Even More Kinds of Mushrooms
Restricting the types of mushrooms to some basic pore, gilled or shelf mushroom categories does leave a big hole in the mushroom world.
Common names such as puffballs, stink horns and jelly mushrooms all fit into the general mushroom category. They are a fun group of mushrooms to look for while hiking.
Fall hiking, for example, brings out what many might call Halloween mushrooms. The picture at the top of the page for example, shows a jelly fungus that commonly goes by the name Witches Butter. They look like small blogs of orange or yellow jelly that pop up on tree branches.
Jelly mushrooms are abundant in many wooded areas of the United States. The Apricot Jelly is fairly common along the West Coast and the Great Lakes area. It might even look like a tongue growing out of the ground with its pink to salmon color.
A couple of mushroom species go by the common name Elfin’s Saddle. Note the funky looking stem and cap. This particular species goes by the name slate grey saddle or fluted black elfin saddle.
They are common in both the East and West coast wooded areas, including neighborhoods with tree lines streets.
It’s also a great Halloween Mushroom that can be found during the fall season. For those mushroom enthusiasts a tad bit scared of Witches Butter, they can hop on the nearest Elfin Saddle and fly away.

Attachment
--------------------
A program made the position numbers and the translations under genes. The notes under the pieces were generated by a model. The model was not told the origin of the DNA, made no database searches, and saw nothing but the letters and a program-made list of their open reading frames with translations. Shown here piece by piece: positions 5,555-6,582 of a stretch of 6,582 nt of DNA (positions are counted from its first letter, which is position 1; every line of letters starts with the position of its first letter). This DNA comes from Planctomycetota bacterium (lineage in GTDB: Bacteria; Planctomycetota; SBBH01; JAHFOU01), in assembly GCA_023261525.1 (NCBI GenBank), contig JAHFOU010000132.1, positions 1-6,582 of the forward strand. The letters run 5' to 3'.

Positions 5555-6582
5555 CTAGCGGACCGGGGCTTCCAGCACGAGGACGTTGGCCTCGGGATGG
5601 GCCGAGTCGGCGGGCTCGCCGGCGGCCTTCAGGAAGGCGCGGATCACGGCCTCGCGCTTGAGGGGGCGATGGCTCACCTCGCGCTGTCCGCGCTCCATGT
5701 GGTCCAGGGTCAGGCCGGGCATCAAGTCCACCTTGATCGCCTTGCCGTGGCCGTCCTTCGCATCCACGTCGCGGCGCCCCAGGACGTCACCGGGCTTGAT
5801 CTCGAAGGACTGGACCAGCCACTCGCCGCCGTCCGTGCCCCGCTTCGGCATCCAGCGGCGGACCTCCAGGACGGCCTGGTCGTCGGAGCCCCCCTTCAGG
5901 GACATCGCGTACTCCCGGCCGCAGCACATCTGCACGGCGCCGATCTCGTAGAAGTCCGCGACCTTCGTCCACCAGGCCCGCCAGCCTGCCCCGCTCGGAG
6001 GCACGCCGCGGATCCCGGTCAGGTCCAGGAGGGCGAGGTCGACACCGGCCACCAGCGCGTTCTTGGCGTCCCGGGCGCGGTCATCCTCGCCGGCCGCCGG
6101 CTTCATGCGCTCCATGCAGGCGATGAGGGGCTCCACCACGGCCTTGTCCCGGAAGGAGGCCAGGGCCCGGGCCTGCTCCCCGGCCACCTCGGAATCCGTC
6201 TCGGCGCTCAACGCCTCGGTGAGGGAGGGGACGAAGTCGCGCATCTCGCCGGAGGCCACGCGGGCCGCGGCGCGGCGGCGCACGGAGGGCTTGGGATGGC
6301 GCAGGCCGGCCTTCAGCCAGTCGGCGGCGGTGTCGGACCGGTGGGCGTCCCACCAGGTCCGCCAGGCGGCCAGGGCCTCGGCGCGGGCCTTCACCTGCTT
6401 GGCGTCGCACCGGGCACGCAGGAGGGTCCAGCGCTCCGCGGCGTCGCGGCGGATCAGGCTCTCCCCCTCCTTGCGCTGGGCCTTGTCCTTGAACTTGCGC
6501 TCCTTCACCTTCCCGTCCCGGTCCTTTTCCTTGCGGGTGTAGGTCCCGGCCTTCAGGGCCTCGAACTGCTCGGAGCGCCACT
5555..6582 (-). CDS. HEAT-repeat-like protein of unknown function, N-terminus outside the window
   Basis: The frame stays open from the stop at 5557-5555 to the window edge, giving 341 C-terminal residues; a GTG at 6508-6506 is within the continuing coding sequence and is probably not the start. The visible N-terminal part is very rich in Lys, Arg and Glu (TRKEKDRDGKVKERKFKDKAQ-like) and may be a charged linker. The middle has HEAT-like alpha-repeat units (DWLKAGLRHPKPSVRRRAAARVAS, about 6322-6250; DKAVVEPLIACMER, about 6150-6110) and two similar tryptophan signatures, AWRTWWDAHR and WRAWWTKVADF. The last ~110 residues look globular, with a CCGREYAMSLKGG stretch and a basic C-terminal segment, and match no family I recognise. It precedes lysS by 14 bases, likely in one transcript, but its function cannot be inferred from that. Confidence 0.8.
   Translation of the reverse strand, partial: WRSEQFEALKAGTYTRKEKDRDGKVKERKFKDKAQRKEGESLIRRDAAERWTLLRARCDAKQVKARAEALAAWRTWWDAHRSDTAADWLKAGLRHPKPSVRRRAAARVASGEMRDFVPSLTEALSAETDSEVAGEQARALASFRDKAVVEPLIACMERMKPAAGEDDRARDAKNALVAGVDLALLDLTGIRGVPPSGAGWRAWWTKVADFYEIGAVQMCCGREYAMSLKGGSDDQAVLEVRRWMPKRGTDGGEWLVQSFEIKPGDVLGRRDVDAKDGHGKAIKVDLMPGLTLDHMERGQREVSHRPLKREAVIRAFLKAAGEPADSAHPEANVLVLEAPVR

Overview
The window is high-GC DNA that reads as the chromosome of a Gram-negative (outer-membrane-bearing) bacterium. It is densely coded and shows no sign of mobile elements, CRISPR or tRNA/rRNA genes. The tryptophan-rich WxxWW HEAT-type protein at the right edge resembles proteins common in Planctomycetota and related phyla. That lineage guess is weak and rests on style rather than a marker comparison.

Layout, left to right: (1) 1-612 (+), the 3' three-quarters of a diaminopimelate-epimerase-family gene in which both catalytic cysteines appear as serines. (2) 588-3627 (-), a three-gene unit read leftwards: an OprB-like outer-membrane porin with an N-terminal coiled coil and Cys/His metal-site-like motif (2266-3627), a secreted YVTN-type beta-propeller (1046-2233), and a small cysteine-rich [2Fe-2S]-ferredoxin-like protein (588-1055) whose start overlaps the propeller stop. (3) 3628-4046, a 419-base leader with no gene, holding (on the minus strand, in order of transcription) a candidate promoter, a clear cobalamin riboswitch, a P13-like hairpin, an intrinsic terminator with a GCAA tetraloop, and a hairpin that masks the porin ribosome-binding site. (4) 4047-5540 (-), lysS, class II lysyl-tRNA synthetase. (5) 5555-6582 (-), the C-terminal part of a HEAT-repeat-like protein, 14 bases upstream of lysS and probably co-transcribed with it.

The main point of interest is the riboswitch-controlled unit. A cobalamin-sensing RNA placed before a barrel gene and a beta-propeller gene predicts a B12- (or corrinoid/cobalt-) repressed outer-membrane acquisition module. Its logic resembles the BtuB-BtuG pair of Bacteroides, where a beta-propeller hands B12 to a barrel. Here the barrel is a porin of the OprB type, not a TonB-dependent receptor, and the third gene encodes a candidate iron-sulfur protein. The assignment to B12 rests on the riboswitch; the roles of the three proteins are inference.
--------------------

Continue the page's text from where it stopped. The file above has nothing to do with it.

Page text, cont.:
Dried mushrooms are the second best thing to fresh mushrooms. Whether found in fields and forests, or purchased at a local market, most mushrooms have a limited shelf life. Drying mushrooms extends their shelf life.
Of course, not all types of mushrooms are created equal for drying, with many experts recommending morels and some bolete species as the prime candidates for preservation by drying. They are among the few mushroom genera that retain their flavor and texture when dried and reconstituted.
The picture shows a bolete mushroom cut in half with the pores removed. The flesh is white except for a bruise on the lower part of the stem.
If the mushroom has worm holes and decaying flesh the mushroom is well past its prime. Mycologists generally warn against eating any blue staining bolete species. A field check for bluing is easy and is accomplished by ruing a thin object across the pores. Breaking off a piece of the cap also promotes bluing.
The picture also brings to mind the old truism, buyer beware. Purchasing wild mushrooms from local vendors carries risks. Requesting vendors cut fresh mushrooms in half prior to purchase is a generally accepted practice at farmer’s markets.
With mushrooms in hand, the actual drying process begins with preparing the mushroom. Preparation initially involves cleaning the mushrooms. Using a clean cloth to remove excess dirt, and where applicable pores, from the mushroom usually completes the cleaning process. Mushrooms tend to absorb water, so experts recommend against soaking them in water for cleaning purposes.
After the mushrooms are cleaned they can be sliced to a uniform size, often about an inch in length, and placed on the trays of a conventional dehydrator. Set the dehydrator at a low temperature, no higher than 120o, for approximately six hours. Higher drying temperatures tend to cook rather than merely dry mushrooms. When the mushroom pieces completely dry, they look leathery. Placed in an air tight container, expect the dried mushrooms to have two year shelf life two year shelf life.